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Logan Square, Humboldt Park, Avondale

Logan Square Farmers Market Is Back On After Intense Backlash

The market organizer had canceled Sunday's edition, but vendors were told Thursday night their booths will be "open for you to come Sunday."

The Logan Square Farmers Market draws up to 15,000 people, up from 7,000 last year.
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LOGAN SQUARE — The popular Logan Square Farmers Market is back on Sunday after vendors blasted a decision to cancel this weekend’s edition because of safety concerns.

Vendors were told via email Thursday night the market will go on as scheduled.

Nilda Esparza, who organizes the market as executive producer of the Logan Square Chamber of Commerce, confirmed the event is back on this weekend.

“We understand many of you have found alternate locations; please know your booth is open for you to come Sunday,” wrote Alan Castro, a member of the chamber’s board.

Esparza said Wednesday she was putting the farmers market “on pause” for the first time in its 16-year history. She defended the decision, saying the market is getting too big and the city wouldn’t sign off on her plan to close local streets to make it safer.

RELATED: Logan Square Farmers Market Canceled For First Time Ever, Leaving Vendors Scrambling

Esparza sought city approval to completely shut down Logan Boulevard between Whipple Street and Sacramento Avenue every Sunday, with the goal of eliminating car traffic altogether on market days.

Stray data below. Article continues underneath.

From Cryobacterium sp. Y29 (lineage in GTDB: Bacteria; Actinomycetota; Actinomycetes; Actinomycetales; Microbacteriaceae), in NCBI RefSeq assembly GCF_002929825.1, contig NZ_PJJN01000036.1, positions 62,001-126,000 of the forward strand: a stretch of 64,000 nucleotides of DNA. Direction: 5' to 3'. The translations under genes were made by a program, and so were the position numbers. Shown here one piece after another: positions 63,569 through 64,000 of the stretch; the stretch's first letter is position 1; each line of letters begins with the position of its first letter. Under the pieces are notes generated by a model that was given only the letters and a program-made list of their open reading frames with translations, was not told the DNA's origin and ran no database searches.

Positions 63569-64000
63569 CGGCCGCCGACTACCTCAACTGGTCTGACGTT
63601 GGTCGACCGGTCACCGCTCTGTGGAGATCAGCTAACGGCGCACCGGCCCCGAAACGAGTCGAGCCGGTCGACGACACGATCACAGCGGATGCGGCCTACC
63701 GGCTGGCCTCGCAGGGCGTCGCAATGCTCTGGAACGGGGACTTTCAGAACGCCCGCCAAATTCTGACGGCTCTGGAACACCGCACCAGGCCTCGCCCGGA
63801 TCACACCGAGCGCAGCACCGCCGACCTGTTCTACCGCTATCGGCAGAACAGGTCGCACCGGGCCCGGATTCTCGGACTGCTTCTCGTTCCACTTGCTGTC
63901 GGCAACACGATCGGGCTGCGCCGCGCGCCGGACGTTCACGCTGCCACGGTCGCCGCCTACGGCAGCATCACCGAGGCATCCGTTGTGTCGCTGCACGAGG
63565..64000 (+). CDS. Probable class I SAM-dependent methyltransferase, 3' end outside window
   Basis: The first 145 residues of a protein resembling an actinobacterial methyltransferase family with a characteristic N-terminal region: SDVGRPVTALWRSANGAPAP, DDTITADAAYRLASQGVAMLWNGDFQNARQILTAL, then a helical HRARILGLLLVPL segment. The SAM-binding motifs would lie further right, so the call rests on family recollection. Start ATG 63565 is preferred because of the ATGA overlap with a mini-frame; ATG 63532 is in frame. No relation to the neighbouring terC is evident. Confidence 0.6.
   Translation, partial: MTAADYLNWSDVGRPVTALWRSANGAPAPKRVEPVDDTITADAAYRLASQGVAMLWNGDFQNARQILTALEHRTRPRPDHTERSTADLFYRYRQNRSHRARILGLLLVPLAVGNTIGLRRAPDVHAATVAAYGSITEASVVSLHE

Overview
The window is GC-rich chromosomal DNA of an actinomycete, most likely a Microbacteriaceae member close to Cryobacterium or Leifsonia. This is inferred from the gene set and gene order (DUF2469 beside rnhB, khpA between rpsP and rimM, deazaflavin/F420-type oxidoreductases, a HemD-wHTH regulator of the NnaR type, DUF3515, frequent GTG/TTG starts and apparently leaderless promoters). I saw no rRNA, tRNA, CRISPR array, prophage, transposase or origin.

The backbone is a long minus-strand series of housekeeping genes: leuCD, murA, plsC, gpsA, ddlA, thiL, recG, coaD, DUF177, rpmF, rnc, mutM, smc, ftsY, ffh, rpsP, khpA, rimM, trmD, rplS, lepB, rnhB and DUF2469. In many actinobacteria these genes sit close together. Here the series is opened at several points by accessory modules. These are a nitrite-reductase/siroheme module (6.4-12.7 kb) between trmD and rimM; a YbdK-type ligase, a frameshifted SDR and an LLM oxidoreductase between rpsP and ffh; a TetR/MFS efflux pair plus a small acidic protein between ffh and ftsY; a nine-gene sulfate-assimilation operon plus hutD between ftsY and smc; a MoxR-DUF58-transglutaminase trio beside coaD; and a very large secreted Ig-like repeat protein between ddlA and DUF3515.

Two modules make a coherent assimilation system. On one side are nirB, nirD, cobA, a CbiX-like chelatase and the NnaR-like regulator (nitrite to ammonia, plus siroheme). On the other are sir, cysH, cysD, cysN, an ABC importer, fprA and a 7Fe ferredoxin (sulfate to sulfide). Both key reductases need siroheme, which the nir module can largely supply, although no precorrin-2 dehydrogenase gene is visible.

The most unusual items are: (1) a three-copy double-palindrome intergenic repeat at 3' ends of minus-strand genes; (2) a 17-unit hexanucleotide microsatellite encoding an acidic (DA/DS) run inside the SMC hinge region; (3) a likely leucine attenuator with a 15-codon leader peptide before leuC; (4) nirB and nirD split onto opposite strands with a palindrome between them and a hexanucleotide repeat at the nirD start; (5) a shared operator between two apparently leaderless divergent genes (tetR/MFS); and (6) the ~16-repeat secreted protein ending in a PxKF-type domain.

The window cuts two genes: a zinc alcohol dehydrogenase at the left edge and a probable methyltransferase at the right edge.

Thursday’s email said organizers “were finally able to get the support we needed from the city to curtail the traffic issues.” It wasn’t immediately clear what that involves.

Credit: Logan Square Farmers Market/Facebook
The outdoor Logan Square Farmers Market.

Canceling The Market Was ‘Reckless,’ Some Say

The cancellation set off a firestorm of controversy among vendors, neighbors and local officials this week.

Some vendors said they planned to go rogue and host their own market Sunday so as not to lose out on crucial sales on harvested produce that has nowhere else to go.

Several vendors, many of whom heavily rely on market sales to make it through the year, have told Block Club the Logan Square event is by far their biggest and most lucrative market. Forgoing key sales during peak season would have a disastrous effect on their businesses, they said.

Scott and Corban Koster of Geneva Lakes Produce in Burlington, Wisconsin, said they’re “fighting for [their] financial life” after a devastating farm fire in March. The abrupt cancellation of the market, which promised to be one of the busiest of the season, was another crushing blow they couldn’t withstand, they said.

Logan Square Farmers Market sales make up about 20 percent of Geneva Lakes’ retail income, Corban Koster said.

“Pretty much everything we have that we’d be selling this Sunday at the market is not something we’d be able to sell this week or the week after,” he said.

Another farm vendor, who asked to remain anonymous for fear of repercussions, said the decision to close the market was “reckless,” and he believes farmers and local businesses are being used as “pawns” in Esparza’s efforts to get the street shut down and grow the market.